The Impostor Queen is an amazing fantasy novel. It’s fast-paced fun, with a compelling protagonist, enthralling world-building, an intriguing magic system, and some great romance for flavor.
Elli has grown up knowing she’s fated to be the Valtia, the most powerful woman in the land, who uses her control over fire and ice to ensure peace and prosperity in the kingdom. Isolated from the rest of the world, she’s been taught to always trust her priests and to put her kingdom first. But when the old Valtia dies, Elli does not inherit her powers. After being forced to endure increasingly dangerous trials to unleash her magic, Elli learns that her priests plan to murder her, and she’s forced to flee the only life she’s ever known.
Although The Impostor Queen is epic fantasy full of magic and danger, at its heart, it’s very character driven — a story of characters figuring out who they are. As the story develops, it has lots of fantastic feminist themes: of self empowerment, of definition, of strength and courage in many forms. Elli isn’t the Valtia, so who is she? At first, she dismisses herself as a weak no-one, no use to anybody. The Impostor Queen is really about Elli learning to define herself separately from her title and deciding who she wants to be.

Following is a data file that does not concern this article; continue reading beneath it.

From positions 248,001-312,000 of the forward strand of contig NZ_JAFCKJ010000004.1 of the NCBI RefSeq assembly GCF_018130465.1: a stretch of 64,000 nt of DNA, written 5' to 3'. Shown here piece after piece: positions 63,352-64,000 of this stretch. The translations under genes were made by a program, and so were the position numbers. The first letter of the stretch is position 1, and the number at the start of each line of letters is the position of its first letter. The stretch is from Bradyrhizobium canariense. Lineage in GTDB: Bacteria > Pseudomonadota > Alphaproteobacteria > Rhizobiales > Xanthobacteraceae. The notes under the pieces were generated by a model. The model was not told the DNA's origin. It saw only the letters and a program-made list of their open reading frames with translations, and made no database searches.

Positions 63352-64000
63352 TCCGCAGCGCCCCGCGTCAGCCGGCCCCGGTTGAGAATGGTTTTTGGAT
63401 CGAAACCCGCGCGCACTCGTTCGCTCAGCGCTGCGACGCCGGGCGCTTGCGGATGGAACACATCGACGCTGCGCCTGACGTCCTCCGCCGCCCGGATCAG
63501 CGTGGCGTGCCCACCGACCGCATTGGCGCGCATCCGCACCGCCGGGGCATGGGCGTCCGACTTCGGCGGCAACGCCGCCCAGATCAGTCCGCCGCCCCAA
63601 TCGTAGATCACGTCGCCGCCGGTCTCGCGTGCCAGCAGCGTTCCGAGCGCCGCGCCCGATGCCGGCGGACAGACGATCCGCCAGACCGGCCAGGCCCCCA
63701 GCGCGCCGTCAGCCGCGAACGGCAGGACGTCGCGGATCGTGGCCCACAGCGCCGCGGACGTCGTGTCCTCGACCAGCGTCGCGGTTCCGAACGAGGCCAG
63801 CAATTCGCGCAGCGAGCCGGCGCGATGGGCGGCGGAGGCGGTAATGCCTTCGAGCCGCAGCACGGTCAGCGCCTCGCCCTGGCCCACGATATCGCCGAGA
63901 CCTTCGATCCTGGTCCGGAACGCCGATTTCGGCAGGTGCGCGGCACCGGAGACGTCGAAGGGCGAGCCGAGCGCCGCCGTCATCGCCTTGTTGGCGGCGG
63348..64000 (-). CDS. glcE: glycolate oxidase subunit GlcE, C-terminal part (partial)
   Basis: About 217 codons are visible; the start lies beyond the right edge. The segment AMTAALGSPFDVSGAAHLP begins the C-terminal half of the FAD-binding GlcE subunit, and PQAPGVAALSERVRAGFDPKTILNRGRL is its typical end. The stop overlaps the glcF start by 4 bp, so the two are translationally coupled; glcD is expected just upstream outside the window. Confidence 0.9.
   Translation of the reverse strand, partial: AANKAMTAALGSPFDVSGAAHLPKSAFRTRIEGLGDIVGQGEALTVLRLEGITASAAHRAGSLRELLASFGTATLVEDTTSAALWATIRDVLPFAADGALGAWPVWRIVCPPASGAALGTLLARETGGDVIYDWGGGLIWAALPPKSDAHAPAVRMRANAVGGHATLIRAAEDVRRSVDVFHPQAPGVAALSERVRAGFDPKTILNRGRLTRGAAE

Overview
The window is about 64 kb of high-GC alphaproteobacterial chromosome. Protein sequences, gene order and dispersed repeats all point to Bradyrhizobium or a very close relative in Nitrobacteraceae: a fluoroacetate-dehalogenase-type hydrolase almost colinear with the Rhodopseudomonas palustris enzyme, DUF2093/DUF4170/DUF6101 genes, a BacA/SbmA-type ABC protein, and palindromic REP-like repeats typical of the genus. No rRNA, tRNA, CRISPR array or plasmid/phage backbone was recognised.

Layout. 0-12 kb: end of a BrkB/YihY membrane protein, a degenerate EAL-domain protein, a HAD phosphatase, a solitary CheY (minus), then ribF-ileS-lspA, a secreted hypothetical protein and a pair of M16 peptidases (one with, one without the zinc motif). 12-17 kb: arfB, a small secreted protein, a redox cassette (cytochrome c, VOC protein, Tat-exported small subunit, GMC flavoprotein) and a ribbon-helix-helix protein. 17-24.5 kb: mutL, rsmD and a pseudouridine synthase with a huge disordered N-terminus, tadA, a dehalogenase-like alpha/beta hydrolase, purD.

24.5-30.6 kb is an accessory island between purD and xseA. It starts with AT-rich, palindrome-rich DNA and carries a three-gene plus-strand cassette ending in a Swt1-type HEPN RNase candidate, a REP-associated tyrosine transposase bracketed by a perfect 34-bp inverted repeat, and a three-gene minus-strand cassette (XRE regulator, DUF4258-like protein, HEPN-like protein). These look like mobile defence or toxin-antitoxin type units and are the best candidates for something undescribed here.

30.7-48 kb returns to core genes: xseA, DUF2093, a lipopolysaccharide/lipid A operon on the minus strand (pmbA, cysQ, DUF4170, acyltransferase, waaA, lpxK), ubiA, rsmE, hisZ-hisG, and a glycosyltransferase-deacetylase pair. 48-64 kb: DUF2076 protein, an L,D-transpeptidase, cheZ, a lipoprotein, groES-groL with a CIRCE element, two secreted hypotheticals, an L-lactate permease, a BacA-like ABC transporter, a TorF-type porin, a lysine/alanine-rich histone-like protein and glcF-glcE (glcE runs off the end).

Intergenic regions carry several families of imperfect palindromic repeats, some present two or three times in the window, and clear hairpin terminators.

The book is also full of fascinating female relationships, particularly the one between the Valtia and her young successor, and the strong emotional bond they share despite other people’s attempts to control and isolate them.
Of course, all my favorite things about the novel are huge spoilers, as is often the case in books full of big plot twists and characters’ self discovery. But it is a wonderful, absorbing and compelling novel, with a lot of things to say. The first in a series, but a satisfying story in itself, and definitely worth a read.